Tenants want a swingset

13 Replies

Greetings all,

I recently closed a deal on my first multi-family apartment complex (18 townhouse, 1 single family). I have a resident manager in place from the former owner that I'm inclined to leave in place as he seems to be doing a great job. When I met with him for the first time as owner, he brought up a request to me that he had spoken to the previous owner about and was denied. His request was that we put in a playset of some kind for the children in the community. There are a number of children in the community (some of whom are related to the manager) and he wants to give them a convenient, safe place to play.

The former owner had denied it on the basis of insurance, but when we (the former owner and I) were discussing it yesterday, he mentioned that the insurance agent had been cautious about it, but not killed the idea completely. He hadn't felt comfortable with it, so he said no. Because of the way the deal is structured we are still under the insurance policy that he had in place (his is much less than we can currently insure the structure for).

The manager has offered to put the set in his backyard (he lives in the single family home) so it can be monitored easily.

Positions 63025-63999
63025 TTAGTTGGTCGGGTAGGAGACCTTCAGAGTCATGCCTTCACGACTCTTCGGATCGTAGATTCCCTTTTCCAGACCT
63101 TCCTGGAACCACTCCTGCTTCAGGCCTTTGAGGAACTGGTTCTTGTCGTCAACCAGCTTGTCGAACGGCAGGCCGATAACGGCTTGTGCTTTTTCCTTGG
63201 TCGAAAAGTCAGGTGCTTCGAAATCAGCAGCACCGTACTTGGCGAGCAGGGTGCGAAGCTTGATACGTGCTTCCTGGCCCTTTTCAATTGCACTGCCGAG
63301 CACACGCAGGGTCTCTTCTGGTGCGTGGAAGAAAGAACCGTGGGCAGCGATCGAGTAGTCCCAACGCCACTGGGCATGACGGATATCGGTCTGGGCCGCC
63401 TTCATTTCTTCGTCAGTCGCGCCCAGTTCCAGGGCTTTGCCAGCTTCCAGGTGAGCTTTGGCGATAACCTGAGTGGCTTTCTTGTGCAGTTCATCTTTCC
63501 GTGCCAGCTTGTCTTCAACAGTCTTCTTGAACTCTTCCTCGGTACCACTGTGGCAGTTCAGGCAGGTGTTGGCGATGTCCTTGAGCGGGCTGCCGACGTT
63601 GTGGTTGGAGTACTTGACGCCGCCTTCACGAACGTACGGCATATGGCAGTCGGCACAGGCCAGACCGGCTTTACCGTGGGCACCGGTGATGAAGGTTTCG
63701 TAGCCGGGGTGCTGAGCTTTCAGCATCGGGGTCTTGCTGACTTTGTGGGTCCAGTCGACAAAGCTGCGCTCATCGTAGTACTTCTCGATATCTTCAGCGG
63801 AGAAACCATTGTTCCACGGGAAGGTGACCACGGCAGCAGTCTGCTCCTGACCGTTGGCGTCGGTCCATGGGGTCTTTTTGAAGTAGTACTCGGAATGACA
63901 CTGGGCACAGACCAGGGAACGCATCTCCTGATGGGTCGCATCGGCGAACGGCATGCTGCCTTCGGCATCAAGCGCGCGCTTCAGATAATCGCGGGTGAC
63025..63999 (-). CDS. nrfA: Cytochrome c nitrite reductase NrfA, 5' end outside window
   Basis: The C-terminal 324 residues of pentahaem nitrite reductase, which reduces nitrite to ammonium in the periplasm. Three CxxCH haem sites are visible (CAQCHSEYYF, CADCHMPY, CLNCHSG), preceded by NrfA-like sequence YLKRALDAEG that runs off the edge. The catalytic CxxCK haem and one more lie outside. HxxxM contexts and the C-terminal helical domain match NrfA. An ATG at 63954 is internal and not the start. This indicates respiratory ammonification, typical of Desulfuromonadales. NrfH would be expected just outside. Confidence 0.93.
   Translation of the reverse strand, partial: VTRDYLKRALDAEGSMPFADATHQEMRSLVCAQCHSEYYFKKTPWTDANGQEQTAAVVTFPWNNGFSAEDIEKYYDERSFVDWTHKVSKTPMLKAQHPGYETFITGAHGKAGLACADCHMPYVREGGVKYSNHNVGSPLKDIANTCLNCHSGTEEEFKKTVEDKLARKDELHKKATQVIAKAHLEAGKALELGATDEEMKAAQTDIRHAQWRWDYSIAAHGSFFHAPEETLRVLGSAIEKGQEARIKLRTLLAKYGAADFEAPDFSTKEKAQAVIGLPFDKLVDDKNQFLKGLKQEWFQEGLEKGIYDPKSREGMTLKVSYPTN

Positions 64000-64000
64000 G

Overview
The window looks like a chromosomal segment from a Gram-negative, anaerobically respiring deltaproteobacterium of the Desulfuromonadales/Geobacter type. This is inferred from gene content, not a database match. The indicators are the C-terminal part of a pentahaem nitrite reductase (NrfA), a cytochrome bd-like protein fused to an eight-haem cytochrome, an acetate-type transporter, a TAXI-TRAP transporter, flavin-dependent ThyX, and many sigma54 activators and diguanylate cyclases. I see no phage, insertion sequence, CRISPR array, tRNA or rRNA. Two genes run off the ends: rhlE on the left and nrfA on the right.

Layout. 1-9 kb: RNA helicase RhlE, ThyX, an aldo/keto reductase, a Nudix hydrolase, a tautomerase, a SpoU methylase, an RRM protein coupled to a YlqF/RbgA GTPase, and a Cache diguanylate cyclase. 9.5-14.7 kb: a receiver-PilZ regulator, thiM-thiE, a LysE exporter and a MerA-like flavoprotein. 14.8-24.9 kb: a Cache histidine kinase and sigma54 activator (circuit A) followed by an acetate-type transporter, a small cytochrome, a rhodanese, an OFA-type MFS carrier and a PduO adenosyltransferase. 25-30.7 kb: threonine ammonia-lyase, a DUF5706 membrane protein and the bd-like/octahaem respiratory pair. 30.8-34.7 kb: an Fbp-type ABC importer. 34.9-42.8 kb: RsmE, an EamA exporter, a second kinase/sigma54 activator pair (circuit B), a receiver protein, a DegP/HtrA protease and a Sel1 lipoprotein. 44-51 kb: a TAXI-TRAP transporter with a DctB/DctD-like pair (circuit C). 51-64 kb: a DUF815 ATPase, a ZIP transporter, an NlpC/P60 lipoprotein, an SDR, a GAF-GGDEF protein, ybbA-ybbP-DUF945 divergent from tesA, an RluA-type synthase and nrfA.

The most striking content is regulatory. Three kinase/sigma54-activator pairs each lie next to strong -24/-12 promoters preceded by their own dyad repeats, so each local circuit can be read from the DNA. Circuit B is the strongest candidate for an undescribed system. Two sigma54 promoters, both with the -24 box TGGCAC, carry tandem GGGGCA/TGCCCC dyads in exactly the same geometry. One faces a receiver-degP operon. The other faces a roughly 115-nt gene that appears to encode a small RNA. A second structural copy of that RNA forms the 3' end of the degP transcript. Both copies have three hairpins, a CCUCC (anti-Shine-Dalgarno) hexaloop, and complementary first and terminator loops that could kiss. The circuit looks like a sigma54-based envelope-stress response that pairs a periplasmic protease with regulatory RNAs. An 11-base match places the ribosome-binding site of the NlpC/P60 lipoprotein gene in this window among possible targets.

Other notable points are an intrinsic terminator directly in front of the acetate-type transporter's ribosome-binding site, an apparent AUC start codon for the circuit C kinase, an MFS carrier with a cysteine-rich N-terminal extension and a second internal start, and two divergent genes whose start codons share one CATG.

What advice would you give me in this situation? I'm wondering if we'd be safe enough if he monitored it closely and we restricted it to residents and their guests only? I still need to check with the lawyer, but I'm wondering about posting signs that say something about resident and guest use only, etc... Maybe putting up a simple one that would be better than nothing, but not nice enough to attract the neighborhood kids??

Thanks!

Kurt

Are there other things you can put in like a sand box play area or something a little smaller?  I understand the insurance concern.  I would look into it more.  It would be a nice gesture though it can get expensive as I am guessing it would have to be the type they install at the parks, more heavy duty. 

Medium buymemphisnow stacksCurt Davis, Buy Memphis Now | [email protected] | 605‑310‑7929 | http://www.BuyMemphisNow.com

Yes, definitely discuss the specifics with your insurance carrier and lawyer and I would think posted signs of "use at your own risk" are a must.  If the answer is no,  remember that you are the one on the hook, not your manager.  Congrats on the purchase - sounds very exciting!  

Medium labelJonna Weber, Jonna Weber Real Estate | [email protected] | 208‑608‑4884 | http://www.jonnaweber.com | Podcast Guest on Show #80

Originally posted by @Jonna Weber :